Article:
The Transparency and Student Outreach pitched making “Senate Swag,” apparel senators could wear around campus. Whether hats, pins, or shirts, the articles would identify the senators as such and encourage students to approach them. The group also proposed an increased social media presence.
Belle Edeoga, Sarah Almeida, Samuel-James DeMattio, and Kayla Anne Santos make up the Transparency and Student Outreach group.
Sustainability and Campus Upkeep reinforced their commitment to promote and support existing campus groups that focus on sustainability. In particular they plugged G.R.O.W. and the the Sarah Lawrence arm of Sunrise. “Sustainability is a long-standing issue in Senate and it’s important that these conversations continue to occur,” Murray Hannon read from a statement prepared by Ilyssa Daly. Both women are members of the group, and are New Student at Large and the Sustainability Senator, respectively. The Sustainability and Campus Upkeep group also includes Jessie Shiner.
The Mental Health group “stands in solidarity with all students seeking equitable and affordable mental health services on campus,” according to their prepared statement. They promise to lobby the school to provide, among other things, more therapists of color, informational brochures and more than the current six sessions per semester of therapy.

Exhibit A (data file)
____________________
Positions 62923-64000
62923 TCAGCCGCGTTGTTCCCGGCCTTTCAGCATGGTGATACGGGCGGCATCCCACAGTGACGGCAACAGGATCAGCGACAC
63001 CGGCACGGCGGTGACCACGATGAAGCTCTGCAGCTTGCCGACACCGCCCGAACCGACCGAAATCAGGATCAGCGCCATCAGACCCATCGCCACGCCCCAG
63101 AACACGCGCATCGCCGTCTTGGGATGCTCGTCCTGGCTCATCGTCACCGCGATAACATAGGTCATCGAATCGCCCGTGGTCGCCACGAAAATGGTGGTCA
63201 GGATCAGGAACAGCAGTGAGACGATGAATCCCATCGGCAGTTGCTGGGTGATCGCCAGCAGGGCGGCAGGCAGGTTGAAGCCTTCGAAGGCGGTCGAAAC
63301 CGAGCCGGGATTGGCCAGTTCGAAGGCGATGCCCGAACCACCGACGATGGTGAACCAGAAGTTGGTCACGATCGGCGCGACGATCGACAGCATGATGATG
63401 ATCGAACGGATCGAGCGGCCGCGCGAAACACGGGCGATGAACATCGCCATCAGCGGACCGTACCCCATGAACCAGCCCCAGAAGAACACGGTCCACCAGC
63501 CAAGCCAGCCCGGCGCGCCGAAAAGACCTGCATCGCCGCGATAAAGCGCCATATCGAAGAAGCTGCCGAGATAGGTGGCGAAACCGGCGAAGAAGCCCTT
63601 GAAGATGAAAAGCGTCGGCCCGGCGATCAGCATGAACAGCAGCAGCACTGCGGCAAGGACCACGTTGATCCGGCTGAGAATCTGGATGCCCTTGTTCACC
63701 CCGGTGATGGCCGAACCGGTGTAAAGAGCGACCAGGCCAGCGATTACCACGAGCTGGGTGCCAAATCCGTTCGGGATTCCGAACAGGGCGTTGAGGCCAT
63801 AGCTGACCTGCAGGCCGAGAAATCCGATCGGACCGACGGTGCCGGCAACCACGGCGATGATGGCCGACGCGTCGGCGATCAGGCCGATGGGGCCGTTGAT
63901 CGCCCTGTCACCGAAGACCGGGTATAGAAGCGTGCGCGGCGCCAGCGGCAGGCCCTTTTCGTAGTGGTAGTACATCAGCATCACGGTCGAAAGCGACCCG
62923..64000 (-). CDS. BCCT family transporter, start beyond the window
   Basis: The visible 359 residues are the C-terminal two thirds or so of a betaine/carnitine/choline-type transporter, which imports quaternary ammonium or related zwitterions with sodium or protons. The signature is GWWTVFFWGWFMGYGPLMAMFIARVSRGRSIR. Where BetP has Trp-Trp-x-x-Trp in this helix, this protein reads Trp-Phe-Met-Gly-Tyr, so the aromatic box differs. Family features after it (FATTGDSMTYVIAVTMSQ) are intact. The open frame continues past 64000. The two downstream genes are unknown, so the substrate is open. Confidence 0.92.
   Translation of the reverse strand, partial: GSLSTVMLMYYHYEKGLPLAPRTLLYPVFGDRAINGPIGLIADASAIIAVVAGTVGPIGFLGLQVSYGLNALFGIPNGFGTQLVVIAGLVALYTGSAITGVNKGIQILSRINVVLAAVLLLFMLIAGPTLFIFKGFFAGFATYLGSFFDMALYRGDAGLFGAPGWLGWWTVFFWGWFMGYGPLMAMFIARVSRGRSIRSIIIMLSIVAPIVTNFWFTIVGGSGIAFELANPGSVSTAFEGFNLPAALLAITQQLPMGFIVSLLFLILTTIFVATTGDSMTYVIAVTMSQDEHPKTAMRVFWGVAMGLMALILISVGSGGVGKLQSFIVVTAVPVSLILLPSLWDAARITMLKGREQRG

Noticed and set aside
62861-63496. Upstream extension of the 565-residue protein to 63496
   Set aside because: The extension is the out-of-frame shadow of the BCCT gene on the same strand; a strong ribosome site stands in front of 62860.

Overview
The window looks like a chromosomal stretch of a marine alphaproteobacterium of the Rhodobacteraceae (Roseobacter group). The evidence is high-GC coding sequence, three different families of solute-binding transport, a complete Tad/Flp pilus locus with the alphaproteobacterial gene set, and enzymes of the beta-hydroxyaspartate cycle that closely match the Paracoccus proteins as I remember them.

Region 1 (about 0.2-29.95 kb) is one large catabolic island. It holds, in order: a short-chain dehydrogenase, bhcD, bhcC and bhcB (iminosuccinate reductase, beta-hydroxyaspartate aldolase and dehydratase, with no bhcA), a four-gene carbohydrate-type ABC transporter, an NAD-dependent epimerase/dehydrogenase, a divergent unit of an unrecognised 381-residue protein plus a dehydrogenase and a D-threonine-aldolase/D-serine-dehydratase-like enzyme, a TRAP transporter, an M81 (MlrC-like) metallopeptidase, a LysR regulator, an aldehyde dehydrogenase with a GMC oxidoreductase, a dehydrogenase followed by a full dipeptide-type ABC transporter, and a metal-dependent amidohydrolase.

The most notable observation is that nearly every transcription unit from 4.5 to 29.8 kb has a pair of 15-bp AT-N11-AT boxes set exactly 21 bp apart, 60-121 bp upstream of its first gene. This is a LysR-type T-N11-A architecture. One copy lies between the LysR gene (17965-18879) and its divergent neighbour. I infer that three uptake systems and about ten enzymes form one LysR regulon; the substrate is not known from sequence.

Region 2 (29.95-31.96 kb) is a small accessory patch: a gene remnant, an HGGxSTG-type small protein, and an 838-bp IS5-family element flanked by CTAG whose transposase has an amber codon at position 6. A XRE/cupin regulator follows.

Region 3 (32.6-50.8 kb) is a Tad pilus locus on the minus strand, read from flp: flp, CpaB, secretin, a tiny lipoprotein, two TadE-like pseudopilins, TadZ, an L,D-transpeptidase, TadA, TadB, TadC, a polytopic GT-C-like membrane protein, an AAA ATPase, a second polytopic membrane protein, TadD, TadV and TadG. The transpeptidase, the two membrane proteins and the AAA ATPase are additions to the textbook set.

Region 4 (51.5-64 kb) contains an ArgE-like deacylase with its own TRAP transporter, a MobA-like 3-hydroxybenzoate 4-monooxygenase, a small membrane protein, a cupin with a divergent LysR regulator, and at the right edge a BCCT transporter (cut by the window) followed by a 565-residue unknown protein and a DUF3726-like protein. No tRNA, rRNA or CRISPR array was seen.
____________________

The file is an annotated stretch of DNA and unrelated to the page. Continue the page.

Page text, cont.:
Priya Masker, Emma Tynan, Jessie Shiner, and Samuel-James DeMattio comprise the group.
“We haven’t done much,” said Jessie Shiner, Diversity Committee representative, about the Faculty and Staff Training group. The group aims to hold diversity training for faculty and staff, and has so far spent their time researching the precedent of those sort of events on campus. According to Shiner, the Art of Teaching graduate program developed a course to teach their students how to support diversity in the classroom, but the funding was slashed. Arya Burke, Transfer Student at Large, said that the group wants to establish the training sessions and eventually make them self-sustaining. “It’s not the responsibility of the students affected by these things,” she remarked.
The Faculty and Staff Training group also includes Emma Oppenheimer and Emma Tynan.
Admissions spoke to the Committee on Student Life about retention rates and the issue of isolation on campus.
Curriculum formed a task force charged with streamlining the registration process.
Diversity is working to secure winter housing for students who cannot or do not wish to return home over winter break. They also discussed the aftermath of the Town Hall on Food Insecurity held last Wednesday, and talked about student feelings of anger and distrust towards Paige Crandall and Danny Trujillo, who hosted the town hall. Additionally, the Committee reported that the search for more members of the diversity office will be held between the ’18-’19 and ’19-’20 school years. “Having searches over the summer seems like a good way to avoid getting student input,” said Jesse Shiner.
Student Life held a discussion with the Office of Admissions on the President’s charge to address isolation on campus.
Jerry O’Mahony ‘19